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    So, one of the scenarios we're talking about is a basic underride. Here is a training scenario of underride.
    Attached Images Attached Images  

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    MembersZone Subscriber rmoore's Avatar
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    Now, with T.C. monitoring every single message that has ever been posted, I know he'll enjoy this. Here's one solution to underride that we used at one of our yearly tow operator/ FD joint training drill. We'll need him to explain to the specifics of this technique to the rest of us novice responders.
    Attached Images Attached Images   

  17. #17
    Forum Member Rescue101's Avatar
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    Shows what you can do with a Light Medium Tow truck on a EMPTY trailer.Looks like an old 45' box so it isn't a REAL challenge. I LOVED those trailers,you could upright them loaded without having the sides/roof blow out. NOT like the New 53's. The object, of course, is to relieve the pressure on the Shadow(car)by raising the nose of the trailer and transferring the load to the rear axles. The PROBLEM with this is these jobs are SELDOM with unloaded trailers and NEVER this clean. The Objective,however,remains CONSTANT: You need to LOWER the car or RAISE the trailer or BOTH.You can raise the tractor(missing in this pic)by use of jacks,airbags or a Heavy tow truck if available. Just a few inches of raise will generally free the car. I would prefer to winch the car out to work it AFTER the raise/release but some will disagree. Now, if you block the fifth wheel so it doesn't rock, any lift you put on the front of the Tractor will be amplified on the trailer. Not something that will work well with the average bottle jack but a couple good air bags will give you some clearance.Be SURE to block the wheels. OR you can lift on the trailers rear axle. If you block the axle first,you won't lose lift on suspension compression. These aren't terribly uncommon,if you haven't had a chance to work one,PRACTICE UP;Chances are GOOD you will before your career is over. BTW Ron, how did you guys do this one? T.C.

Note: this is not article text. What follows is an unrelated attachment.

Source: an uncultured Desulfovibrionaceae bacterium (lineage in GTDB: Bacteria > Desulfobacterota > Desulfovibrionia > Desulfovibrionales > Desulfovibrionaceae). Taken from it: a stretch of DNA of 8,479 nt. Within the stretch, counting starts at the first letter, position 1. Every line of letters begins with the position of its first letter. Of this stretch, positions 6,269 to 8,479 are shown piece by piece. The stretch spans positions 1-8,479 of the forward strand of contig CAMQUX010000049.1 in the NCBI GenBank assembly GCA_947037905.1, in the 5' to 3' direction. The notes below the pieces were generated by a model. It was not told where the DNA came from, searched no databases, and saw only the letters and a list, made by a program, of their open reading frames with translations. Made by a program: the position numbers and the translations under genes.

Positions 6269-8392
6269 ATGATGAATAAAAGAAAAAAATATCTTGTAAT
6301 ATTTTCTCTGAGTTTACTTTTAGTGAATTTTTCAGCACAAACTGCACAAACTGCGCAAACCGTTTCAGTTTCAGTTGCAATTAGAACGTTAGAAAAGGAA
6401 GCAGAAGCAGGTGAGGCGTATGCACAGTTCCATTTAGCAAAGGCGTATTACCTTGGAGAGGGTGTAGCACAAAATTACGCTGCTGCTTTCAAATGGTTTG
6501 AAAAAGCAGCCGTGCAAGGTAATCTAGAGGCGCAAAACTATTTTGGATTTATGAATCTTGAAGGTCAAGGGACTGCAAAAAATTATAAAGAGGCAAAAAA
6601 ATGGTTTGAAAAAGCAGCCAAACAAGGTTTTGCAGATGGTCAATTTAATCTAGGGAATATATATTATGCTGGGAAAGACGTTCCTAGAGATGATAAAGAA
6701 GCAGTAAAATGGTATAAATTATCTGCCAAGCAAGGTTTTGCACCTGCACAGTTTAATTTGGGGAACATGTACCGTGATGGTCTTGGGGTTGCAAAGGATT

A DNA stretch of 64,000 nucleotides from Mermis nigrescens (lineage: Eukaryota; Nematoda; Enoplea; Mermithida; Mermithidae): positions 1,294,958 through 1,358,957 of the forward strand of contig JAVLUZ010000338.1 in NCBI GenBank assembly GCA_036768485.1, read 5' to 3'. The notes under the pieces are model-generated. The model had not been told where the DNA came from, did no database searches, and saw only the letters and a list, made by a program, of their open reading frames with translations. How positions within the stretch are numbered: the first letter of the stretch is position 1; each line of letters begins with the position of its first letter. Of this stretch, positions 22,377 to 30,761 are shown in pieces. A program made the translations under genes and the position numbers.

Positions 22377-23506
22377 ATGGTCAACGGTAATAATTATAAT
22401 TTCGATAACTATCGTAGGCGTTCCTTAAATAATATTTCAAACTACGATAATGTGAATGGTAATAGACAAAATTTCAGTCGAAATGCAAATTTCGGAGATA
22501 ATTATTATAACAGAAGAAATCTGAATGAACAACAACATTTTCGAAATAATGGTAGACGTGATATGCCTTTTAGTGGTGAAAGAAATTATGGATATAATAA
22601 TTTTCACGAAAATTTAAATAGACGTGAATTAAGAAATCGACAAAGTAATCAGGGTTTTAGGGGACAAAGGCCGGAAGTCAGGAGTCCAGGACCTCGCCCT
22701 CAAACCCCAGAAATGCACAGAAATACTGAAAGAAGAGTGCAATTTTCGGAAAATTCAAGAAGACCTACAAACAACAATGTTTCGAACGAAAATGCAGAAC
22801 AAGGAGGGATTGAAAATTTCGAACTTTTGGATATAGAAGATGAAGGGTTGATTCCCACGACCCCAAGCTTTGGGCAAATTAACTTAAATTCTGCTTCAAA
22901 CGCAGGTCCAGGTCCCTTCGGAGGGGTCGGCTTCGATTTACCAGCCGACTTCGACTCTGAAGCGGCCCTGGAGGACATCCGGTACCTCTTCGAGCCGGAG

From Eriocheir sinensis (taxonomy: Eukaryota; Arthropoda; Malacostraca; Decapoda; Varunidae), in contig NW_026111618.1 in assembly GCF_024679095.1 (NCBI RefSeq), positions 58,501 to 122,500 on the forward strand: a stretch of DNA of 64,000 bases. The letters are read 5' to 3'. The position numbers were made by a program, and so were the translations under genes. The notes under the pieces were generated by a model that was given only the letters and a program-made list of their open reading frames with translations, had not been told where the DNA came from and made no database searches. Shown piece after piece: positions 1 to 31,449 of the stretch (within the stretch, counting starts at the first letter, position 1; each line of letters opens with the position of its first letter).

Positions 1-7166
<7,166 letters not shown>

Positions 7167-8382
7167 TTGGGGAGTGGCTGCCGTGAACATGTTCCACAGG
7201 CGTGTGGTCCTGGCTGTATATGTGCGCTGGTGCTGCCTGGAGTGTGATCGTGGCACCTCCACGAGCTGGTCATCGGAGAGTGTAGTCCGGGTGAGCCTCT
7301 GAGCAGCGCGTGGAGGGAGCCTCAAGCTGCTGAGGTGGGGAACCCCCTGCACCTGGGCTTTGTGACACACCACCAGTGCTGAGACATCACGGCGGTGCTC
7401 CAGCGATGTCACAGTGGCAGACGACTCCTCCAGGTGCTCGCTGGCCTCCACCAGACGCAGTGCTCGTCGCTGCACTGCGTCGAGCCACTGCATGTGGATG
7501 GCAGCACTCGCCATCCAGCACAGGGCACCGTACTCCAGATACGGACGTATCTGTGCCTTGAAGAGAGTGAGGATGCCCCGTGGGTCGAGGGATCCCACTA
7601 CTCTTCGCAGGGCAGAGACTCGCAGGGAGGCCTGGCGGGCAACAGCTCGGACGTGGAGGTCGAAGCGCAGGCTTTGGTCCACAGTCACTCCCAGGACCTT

Last edited by Rescue101; 02-02-2011 at 09:11 PM.

  18. #18
    Forum Member Rescue101's Avatar
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    Car vs Schoolbus rear underride is another pretty popular item. If Ron has a pic somewhere maybe we could work that a bit. They can be quite challenging at times due to the way attachments are put on the rear of the bus(tow hooks). Not to mention they often become Mci's. a GOOD subject for discussion. T.C.

  19. #19
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    Thumbs up Go-Jacks

    Yes, Go-Jacks require some lift and are an expensive option. The lift of the car would be minimal I think IF the heavylifting unit did it's job.

    Using a winch is a good option, however may offer some 'jerking' as the casualty moves.

    Another option, 'skates'. They work well and are cheap.

  20. #20
    Forum Member Rescue101's Avatar
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    I've used the Gojacks,they're handy. I've also seen them IMPROPERLY used on a slope,let's just say it was FUN to watch. They have a few uses but are best at flat ground moving of vehicles. I Certainly wouldn't buy a set for the Rescue Engine because of this and space limitations. There are other tools that can do MORE that that space can be used for. If space and $ are NO object you most ceratinly could find a use for them.Skates are good,you still need to lower the car a little or raise the trailer if you want to insure a smooth removal.WM skates are the best as you can interlock them to get a bigger footprint. T.C.